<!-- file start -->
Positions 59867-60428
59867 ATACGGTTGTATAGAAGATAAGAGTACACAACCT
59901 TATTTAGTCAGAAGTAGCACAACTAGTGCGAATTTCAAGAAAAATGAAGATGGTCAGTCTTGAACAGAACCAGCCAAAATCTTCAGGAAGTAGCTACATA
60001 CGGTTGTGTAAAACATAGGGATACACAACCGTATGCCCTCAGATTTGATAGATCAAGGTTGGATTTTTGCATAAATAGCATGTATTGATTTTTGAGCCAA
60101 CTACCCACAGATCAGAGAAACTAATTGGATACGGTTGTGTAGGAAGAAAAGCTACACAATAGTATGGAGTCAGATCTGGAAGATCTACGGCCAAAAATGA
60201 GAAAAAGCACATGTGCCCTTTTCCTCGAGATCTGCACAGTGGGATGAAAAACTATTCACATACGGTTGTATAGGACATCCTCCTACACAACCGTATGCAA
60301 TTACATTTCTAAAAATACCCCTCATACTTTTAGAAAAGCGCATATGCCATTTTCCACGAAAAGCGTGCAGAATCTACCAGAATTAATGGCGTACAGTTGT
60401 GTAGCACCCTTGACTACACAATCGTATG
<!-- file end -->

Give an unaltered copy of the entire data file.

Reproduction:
Positions 59867-60428
59867 ATACGGTTGTATAGAAGATAAGAGTACACAACCT
59901 TATTTAGTCAGAAGTAGCACAACTAGTGCGAATTTCAAGAAAAATGAAGATGGTCAGTCTTGAACAGAACCAGCCAAAATCTTCAGGAAGTAGCTACATA
60001 CGGTTGTGTAAAACATAGGGATACACAACCGTATGCCCTCAGATTTGATAGATCAAGGTTGGATTTTTGCATAAATAGCATGTATTGATTTTTGAGCCAA
60101 CTACCCACAGATCAGAGAAACTAATTGGATACGGTTGTGTAGGAAGAAAAGCTACACAATAGTATGGAGTCAGATCTGGAAGATCTACGGCCAAAAATGA
60201 GAAAAAGCACATGTGCCCTTTTCCTCGAGATCTGCACAGTGGGATGAAAAACTATTCACATACGGTTGTATAGGACATCCTCCTACACAACCGTATGCAA
60301 TTACATTTCTAAAAATACCCCTCATACTTTTAGAAAAGCGCATATGCCATTTTCCACGAAAAGCGTGCAGAATCTACCAGAATTAATGGCGTACAGTTGT
60401 GTAGCACCCTTGACTACACAATCGTATG